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Red Ant Egg Hunting – Isaan Caviar in Thailand

Now is the start of the red ant egg hunting season in Sakon Nakhon, Thailand. The hunting begins in earnest around mid February, after the first hot period that marks the end of the cool season, especially when the hot weather is accompanied with a bit of rainfall. Both a hot spell and some rain have occurred recently, so many Sakon Nakhon residents have headed out into the forests or (if they are lucky) their gardens in search of that Isaan delicacy known as Khai Mot Daeng (ไข่มดแดง), Red Ant Eggs, or Isaan Caviar.

When searching for a Red Ant nest to pillage, you want to look for one with dense white fibers, which means that it is an old nest likely to be full of red ant booty. These nests are often found atop mango, jackfruit, and palm trees. One person stands at the base of the tree with a sack, while a 2nd person with a long stick knocks down the nest into the sack. Red ants are fierce biters, and obviously not pleased by this attack, so the person with sack must be very careful when catching the broken parts of the nest. Some bites are usually inevitable, but if you don’t watch yourself you could soon find yourself covered in red ants and tearing off your clothing.

 

Khai Mot Daeng (ไข่มดแดง)
Thailand red ants will fiercely protect the eggs in their nest.

 

The contents of the sack (a mixtures of red ant eggs, larvae, nest pieces, and red worker ants) are then poured onto a tray or basket, and you attempt to separate the the eggs from the ants who are trying to carry them away to safety. It is best not to kill many red ants (if possible) because they are the ones who will be building another nest for you to harvest from in the future.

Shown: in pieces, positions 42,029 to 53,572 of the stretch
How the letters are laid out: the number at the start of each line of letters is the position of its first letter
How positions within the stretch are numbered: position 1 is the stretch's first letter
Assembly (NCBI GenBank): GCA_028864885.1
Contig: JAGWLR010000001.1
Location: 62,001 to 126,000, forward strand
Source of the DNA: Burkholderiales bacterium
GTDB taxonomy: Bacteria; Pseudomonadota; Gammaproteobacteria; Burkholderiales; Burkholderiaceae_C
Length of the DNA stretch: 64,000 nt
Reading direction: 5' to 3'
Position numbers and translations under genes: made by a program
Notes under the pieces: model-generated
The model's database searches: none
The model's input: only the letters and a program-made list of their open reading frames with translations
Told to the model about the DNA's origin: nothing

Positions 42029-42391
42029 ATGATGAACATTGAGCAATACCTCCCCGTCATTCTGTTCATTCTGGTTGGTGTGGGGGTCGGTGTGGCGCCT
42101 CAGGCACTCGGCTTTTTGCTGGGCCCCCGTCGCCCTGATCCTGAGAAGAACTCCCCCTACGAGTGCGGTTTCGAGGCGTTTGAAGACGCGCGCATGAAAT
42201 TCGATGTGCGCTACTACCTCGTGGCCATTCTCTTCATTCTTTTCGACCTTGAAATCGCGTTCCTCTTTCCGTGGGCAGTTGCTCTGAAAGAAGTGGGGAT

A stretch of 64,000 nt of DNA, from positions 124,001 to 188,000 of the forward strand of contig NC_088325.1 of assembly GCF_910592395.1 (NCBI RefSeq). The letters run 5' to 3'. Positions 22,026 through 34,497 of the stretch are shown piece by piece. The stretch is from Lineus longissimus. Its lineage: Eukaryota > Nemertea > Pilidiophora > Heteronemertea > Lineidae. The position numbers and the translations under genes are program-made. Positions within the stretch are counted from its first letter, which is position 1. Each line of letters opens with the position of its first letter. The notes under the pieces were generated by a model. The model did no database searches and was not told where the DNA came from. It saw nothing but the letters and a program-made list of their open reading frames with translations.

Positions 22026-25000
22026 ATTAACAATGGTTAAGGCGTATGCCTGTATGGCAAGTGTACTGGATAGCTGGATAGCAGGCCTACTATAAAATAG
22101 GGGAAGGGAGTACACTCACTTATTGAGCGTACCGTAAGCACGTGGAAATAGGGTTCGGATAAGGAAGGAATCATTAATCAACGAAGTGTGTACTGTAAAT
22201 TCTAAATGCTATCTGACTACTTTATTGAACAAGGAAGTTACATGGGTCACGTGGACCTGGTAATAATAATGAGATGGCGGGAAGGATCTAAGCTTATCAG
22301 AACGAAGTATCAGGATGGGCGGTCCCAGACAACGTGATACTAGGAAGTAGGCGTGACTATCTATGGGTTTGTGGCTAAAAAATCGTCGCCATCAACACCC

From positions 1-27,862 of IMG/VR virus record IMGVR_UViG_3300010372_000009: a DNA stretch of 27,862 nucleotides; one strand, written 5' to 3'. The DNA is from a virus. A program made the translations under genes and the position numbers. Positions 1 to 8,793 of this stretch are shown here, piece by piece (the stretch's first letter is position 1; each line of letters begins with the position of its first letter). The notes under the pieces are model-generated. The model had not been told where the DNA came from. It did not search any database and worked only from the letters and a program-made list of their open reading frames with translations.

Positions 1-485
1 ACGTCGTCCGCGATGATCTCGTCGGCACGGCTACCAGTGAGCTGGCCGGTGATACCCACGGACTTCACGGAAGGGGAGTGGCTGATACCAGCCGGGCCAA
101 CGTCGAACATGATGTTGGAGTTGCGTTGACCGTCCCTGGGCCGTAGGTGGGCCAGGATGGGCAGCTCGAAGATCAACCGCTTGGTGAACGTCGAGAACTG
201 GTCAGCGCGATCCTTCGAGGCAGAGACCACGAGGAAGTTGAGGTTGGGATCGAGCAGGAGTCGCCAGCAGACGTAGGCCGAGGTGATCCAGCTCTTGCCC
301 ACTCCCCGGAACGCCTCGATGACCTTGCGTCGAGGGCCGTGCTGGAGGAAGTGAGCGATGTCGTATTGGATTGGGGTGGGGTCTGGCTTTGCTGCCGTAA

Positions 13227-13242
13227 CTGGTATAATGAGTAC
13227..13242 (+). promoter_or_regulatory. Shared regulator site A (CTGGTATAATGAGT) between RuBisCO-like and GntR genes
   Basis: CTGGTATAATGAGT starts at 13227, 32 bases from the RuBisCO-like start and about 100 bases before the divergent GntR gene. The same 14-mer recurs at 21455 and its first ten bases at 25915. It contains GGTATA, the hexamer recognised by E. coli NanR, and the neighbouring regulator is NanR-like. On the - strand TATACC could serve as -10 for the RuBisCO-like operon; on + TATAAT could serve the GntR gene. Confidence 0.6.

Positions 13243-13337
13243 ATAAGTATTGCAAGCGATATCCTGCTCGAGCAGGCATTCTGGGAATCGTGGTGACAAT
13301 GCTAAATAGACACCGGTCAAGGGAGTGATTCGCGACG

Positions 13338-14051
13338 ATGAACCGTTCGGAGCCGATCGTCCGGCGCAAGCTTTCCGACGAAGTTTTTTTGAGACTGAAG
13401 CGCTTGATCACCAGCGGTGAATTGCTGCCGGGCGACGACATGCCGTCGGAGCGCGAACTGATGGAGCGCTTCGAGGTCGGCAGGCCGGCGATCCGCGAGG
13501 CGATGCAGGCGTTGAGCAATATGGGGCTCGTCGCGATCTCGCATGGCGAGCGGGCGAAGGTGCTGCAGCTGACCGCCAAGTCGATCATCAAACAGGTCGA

After separating as many of the red ants you can (by shaking the tray or basket and letting them fall through), the red ant eggs are sprinkled with flour, which will rid the eggs of any red ants who refuse to leave. Unfortunately, the flour will likely eventually kill the remaining red ants, but if you have been diligent in the previous step, it will not be too many.

Red ant eggs are white and of two types: ones which are small like a grain of rice, and larger ones which burst into a creamy, sweet taste in the mouth. These eggs are washed to remove the starch and then they are suitable for use in cooking. Popular Thai dishes that incorporate red ant eggs, include omelets, salads, soups, and curries, or they are roasted and eaten alone.

Red ant eggs are not only delicious but they have high nutritional value. 50 grams of red ant eggs contain around 4 grams of protein, as well as vitamins and minerals such as vitamin B1 and B2, calcium, iron, potassium, and niacin. They are not only popular in Thailand. Red ant eggs (Escamoles de Hormiga), or Red Ant Roe, are called the “Caviar of Mexico,” and used in tacos, omelets, and salsas.

So, give red ant eggs a try! Even if you don’t have the opportunity to hunt for red ant eggs yourself, you can find them for sale at the markets of Sakon Nakhon and other cities in Thailand. Prices vary, but 600 baht for about a half kilo (or 1 pound) is common.